Georgia is a second-year BSc (Hons) Forensic Psychology student. Starting university at any age can be scary, especially if you don’t know anyone. It can be daunting going into lecture theatres full of people you don’t know. But don’t worry, it’s completely normal to be nervous. Georgia has pulled together her top tips on how to make friends at university.

Facebook groups & group chats

Before the academic year starts, many applicants join Facebook groups and WhatsApp group chats are formed to get to know other Teesside University applicants. You can find these pages by searching on Facebook, for example, ‘Teesside University Freshers 2020/2021’ or ‘Teesside University Applicants 2021’. Keep a lookout for these groups and once you have joined, you’ll be able to get in touch with everyone else who is starting the same year as you. Joining course-specific group chats and pages gives you the chance to get to know your classmates before your first day, so you don’t have to worry about sitting on your own.

Welcome week

You spend your first week getting to know your way around the university campus, this is called Welcome Week. This can be quite stressful at first, trying to find the correct room and building can be difficult. Instead of looking on your own and being late… ask! Whether it’s people you recognise from your induction sessions or just people around campus, everyone is always friendly and are more than happy to help you out, and it’s an easy way to make friends.

Everyone is a first-year once

Just remember that everyone is in the same boat as you, everyone on your course will probably be new to campus and have just as much of an idea about what is going on as you do! But most importantly all students have been in their first-year at least once, so no student will mind giving you a hand because they were in your shoes a few years ago.

Get chatting

When you are in your lecture or seminar the best thing you can do is introduce yourself to anyone sitting next to you, now I know what you are thinking: ‘Sure! There’s no way I am going to be able to do that…” But trust me, everyone is as nervous as you. Just take a deep breath and say something as light and breezy like ‘Hi, I’m Georgia it’s nice to meet you” or “I’m looking forward to starting this module” or “It’s freezing in here, can’t they turn the heating up?”.

These conversations might end as quickly as they start…but they could also blossom into great friendships! I did this for every class I had for the first month of uni and out of all of the conversations I had some were flops and I haven’t spoken to the person since, but some have turned into some great friendships. What’s great about class-specific friendships is that it can be as simple as agreeing to meet outside before the next class and go in together or saving the other a seat and that might blossom into study buddies or meeting outside of campus times. So, take the step to introduce yourself because the worst-case scenario is you just don’t get along and you don’t speak again – no harm done!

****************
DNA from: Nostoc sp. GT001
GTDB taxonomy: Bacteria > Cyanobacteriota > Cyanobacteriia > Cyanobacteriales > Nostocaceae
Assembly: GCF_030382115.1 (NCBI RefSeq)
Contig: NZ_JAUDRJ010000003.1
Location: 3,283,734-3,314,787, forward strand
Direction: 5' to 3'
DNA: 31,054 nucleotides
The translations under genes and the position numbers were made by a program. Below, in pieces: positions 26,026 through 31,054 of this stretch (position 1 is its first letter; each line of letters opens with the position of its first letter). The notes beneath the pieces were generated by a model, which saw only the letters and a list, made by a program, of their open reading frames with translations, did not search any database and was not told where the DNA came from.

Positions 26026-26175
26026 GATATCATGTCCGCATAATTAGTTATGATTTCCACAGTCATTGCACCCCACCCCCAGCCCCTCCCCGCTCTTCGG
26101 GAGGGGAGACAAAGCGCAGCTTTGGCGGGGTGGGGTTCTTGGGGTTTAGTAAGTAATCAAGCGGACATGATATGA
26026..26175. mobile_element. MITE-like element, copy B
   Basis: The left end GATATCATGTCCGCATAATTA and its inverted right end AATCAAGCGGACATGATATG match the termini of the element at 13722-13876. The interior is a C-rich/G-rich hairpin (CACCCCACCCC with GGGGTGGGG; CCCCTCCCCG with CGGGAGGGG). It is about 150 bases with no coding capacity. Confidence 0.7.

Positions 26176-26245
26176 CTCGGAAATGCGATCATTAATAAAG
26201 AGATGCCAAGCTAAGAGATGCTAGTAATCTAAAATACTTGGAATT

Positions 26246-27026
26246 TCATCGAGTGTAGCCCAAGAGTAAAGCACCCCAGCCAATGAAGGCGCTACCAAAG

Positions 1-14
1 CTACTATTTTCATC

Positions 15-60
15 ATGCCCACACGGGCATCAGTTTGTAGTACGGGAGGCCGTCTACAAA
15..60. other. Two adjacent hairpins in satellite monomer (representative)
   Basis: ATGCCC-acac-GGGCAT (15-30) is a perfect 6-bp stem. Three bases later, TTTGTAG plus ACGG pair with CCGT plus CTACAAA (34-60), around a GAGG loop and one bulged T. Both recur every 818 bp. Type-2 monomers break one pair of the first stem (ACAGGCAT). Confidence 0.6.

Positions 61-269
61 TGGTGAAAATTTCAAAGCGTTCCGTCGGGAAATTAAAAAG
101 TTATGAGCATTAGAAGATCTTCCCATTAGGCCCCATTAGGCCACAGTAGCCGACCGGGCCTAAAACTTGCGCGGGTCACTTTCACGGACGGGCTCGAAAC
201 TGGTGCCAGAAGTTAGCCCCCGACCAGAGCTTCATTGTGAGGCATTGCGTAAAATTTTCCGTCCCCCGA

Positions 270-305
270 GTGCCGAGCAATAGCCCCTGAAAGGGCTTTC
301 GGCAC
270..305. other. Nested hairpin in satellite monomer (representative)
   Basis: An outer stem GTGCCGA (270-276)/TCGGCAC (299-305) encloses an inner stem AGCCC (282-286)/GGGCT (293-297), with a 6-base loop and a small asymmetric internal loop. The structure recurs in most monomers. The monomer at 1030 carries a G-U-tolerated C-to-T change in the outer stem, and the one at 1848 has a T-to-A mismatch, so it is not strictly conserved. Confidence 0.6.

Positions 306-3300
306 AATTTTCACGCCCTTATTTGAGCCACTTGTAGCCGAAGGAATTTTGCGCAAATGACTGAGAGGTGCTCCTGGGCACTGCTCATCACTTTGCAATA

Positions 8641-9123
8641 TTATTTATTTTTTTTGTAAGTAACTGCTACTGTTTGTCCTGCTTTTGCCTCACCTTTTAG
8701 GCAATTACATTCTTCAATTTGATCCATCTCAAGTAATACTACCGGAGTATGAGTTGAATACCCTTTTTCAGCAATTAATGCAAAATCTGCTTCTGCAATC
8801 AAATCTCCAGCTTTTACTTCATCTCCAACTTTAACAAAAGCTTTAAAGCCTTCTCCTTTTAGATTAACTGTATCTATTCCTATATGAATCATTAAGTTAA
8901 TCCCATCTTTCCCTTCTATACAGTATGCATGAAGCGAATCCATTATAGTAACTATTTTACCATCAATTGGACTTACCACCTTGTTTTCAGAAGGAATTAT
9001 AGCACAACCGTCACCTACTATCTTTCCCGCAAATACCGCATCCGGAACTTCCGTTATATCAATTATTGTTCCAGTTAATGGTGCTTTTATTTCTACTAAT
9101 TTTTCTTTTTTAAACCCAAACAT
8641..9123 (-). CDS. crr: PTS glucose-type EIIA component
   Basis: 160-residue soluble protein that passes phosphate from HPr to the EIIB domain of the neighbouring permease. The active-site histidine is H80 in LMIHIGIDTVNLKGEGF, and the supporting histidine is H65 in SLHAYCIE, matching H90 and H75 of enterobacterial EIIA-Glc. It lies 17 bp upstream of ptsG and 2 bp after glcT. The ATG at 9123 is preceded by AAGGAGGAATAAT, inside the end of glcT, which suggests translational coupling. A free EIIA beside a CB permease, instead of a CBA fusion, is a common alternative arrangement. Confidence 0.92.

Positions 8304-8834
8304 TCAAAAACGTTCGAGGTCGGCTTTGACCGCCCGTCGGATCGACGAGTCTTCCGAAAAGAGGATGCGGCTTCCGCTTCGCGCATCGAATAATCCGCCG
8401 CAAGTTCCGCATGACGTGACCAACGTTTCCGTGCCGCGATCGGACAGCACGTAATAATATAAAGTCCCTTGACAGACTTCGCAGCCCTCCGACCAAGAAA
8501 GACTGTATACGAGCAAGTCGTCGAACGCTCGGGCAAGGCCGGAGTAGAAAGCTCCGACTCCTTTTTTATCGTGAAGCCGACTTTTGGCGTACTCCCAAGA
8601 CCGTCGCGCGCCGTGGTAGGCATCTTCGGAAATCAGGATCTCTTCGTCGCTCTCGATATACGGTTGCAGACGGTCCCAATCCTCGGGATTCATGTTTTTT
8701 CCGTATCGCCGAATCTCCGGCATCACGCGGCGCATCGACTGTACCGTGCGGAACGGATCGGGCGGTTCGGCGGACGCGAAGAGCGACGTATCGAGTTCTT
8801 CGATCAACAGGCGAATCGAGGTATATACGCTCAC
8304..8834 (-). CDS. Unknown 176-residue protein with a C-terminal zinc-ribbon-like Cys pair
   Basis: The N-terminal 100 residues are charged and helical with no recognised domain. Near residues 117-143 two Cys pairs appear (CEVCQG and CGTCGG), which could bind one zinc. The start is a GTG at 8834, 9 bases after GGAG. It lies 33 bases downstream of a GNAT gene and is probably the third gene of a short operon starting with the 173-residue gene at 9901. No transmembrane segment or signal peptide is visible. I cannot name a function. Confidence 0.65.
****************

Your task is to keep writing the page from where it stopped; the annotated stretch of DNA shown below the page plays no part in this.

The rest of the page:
Attend Freshers’ and be social (if that’s your thing)

Let’s get onto the social side of university… Freshers’ Week. To all my non-drinking friends reading this, please don’t skip this chapter because Freshers can still be fun and important. Freshers is not all about getting drunk and staying out late and going to your classes hungover, while it is for some, it can have a very different meaning to someone else.

Freshers has lots of events during the day and night on campus, lots of freebies, and pizza. These events are paramount to making friends, you can bond over your love for pizza or talk about how hilarious Jack’s karaoke cover of Wrecking Ball was. Just involve yourself in what everyone is doing. If there’s a spare seat – sit in it and introduce yourself. If you are in the queue at the bar or the pizza stand – introduce yourself to the person standing behind you.

Clubs and societies

If you’re still not convinced by Freshers, then my final tip might just be right for you. Clubs and societies! Teesside University has many clubs and societies, most of which are created and ran by students, like you, with an interest. Whether it’s a sport that takes your fancy, a horror movie or true crime obsession, or you want to play Quidditch with the ‘Leaky Cauldron Harry Potter Society’, there are so many to choose from. There is usually a Freshers event dedicated to introducing you to these, so you can go along and speak to people who are members and see if it’s for you. Find out more at tees-su.org.uk.

Finally, if after searching through all of them none are quite right for you, then it’s very simple to make your own, it’s likely that there will be people that will have the same interests as you do.

By Georgia Wright.